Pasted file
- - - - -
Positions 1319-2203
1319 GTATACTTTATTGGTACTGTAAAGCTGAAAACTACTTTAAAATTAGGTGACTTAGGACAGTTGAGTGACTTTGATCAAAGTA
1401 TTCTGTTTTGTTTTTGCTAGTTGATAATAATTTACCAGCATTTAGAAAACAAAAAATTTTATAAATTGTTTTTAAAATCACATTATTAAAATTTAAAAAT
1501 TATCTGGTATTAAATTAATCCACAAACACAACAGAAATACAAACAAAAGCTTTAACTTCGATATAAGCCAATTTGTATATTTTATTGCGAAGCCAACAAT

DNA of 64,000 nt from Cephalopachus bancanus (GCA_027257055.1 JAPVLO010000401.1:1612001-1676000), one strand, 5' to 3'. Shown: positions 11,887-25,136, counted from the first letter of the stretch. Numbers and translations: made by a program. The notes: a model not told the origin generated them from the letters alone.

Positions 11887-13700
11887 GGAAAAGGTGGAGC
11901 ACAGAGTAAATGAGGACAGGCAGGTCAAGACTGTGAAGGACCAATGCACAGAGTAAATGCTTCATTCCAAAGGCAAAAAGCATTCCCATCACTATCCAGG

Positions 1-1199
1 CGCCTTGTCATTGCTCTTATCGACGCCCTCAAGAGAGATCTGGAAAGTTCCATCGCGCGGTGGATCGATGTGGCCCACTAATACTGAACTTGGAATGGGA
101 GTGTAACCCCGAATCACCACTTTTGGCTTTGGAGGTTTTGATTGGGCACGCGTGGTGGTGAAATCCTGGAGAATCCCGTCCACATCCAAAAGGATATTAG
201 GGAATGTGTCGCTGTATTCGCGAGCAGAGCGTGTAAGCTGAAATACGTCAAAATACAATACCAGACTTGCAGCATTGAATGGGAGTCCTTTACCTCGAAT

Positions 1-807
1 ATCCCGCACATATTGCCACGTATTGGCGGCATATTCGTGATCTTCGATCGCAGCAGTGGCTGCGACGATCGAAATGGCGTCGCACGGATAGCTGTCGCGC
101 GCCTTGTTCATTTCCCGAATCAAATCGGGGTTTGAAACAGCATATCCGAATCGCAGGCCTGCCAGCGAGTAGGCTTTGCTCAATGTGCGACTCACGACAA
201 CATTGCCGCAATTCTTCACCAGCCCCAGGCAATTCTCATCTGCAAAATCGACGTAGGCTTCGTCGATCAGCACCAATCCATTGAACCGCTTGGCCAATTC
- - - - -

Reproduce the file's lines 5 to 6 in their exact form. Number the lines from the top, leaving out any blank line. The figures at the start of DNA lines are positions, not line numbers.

DNA of 64,000 nt from Cephalopachus bancanus (GCA_027257055.1 JAPVLO010000401.1:1612001-1676000), one strand, 5' to 3'. Shown: positions 11,887-25,136, counted from the first letter of the stretch. Numbers and translations: made by a program. The notes: a model not told the origin generated them from the letters alone.

Positions 11887-13700